After making so many different Courtesy Masks, I finally got the time to clean up my sewing space a little, and that really pushed me to finish up some of the “UFO”s (Unfinished Objects) in my sewing room, including this pink PVC hobble skirt.
A while ago a friend posted in a Facebook group – asking if there were any volunteers for her Arts & Sciences project. She was looking for volunteer spinners to take a small amount of wool, and create yarn. Her plan is to look at how different types of spinning (woolen vs worsted, plied vs unplied) would impact dye take-up.
I’ve been loving the belts, harnesses, and other accessories from Creations by Magi on Instagram lately. Unfortunately, they’re well out of my price range, so I figured I’d try making one of my own. I can’t find the right kind of cord, so instead I was inspired by my friends at HavenKink, who make gorgeous hand-made ropes.
Like so many people during the covid-19 crisis, I was laid off in March. Unlike so many – I haven’t been making sourdough bread (yet!) but I have been making courtesy masks. I started off with a number of different possible patterns – trying five different ones out, and finally settling on two patterns that I merged together and altered to give more room between my lips and the fabric.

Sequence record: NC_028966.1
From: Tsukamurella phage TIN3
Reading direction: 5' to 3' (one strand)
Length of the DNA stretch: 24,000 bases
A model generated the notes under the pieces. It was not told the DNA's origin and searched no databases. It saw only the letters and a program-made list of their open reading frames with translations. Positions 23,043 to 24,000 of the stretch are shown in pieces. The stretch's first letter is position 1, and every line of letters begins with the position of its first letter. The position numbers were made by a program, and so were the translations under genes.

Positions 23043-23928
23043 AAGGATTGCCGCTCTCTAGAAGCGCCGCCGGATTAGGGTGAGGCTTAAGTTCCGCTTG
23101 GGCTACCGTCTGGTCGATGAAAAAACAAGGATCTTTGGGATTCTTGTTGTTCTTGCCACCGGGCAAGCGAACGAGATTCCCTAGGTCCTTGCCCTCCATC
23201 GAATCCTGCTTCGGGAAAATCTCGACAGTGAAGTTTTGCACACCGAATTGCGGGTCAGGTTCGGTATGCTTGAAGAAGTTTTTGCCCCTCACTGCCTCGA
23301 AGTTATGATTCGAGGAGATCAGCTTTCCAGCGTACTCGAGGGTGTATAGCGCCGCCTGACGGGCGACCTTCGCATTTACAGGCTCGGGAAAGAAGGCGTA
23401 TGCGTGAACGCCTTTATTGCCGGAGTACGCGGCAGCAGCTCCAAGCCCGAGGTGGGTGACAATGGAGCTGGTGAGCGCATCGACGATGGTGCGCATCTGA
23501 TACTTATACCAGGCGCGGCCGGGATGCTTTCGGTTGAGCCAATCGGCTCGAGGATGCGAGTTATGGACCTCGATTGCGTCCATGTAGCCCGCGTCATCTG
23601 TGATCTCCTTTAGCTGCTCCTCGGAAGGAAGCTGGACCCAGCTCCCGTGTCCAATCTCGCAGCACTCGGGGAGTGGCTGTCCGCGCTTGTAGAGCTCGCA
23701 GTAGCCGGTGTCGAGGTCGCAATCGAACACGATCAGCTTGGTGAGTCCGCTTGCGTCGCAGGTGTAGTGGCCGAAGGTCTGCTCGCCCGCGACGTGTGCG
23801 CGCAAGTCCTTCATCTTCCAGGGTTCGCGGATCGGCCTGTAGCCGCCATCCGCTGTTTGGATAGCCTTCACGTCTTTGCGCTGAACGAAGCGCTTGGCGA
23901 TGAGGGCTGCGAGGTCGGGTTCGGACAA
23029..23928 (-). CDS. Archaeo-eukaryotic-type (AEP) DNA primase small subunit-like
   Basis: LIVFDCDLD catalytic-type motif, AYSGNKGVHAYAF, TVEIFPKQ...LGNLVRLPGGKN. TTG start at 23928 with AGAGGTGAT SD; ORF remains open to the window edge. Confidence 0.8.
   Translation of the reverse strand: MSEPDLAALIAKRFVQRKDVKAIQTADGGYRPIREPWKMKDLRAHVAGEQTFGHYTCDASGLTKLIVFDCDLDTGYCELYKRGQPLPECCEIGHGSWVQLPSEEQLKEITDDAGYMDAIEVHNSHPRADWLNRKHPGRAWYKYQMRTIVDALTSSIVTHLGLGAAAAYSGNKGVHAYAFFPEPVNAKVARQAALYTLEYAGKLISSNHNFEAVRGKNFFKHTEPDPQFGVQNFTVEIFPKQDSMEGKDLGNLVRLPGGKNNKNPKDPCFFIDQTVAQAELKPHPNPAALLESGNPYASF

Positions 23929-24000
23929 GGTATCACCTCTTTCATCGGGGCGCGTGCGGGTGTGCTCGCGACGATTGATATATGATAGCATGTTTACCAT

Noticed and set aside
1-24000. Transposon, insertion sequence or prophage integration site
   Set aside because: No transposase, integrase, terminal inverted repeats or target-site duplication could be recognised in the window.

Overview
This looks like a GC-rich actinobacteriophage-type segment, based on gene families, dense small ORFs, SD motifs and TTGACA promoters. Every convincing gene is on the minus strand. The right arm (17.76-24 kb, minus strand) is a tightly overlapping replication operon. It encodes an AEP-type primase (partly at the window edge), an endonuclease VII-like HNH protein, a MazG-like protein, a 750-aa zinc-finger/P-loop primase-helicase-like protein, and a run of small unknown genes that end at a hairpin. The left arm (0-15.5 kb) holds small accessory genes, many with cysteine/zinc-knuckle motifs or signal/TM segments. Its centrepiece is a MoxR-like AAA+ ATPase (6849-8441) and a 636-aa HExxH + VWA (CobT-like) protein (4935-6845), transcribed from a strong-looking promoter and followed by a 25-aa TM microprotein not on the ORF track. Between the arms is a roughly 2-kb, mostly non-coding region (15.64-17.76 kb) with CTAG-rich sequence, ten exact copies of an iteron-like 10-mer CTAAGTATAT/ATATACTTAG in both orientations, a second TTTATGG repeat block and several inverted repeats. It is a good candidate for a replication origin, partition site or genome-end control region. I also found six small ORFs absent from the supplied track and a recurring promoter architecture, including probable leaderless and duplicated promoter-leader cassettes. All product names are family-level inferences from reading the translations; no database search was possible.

This was the best design for both my housemate and myself, and I had a good supply of round elastic cord for ear-loops. I also tried ties, but ultimately with long hair… I hated them for me. Others seem to like them which is awesome though, and they’re definitely more adjustable for a variety of faces/heads.
Once I made five for her (two shaped, and three of the pleated style which she also really liked) and five for myself (all shaped) I posted them on Facebook and I had a friend ask if I’d be willing to make some for her as well… and then another… and another… and another…
In all of the natural dyeing I’ve been doing (or hoping to do!) in the last little while, I read a little about using wood ash as a dye modifier. In Rebecca Burgess’ Harvesting Colour: How to find plants and make natural dyes, she notes that wood ash can be used interchangeably with soda ash to create an alkali after bath. In reading about fermentation dyeing, wood ash lye also came up, and further it came up in my experiment with my first woad harvest.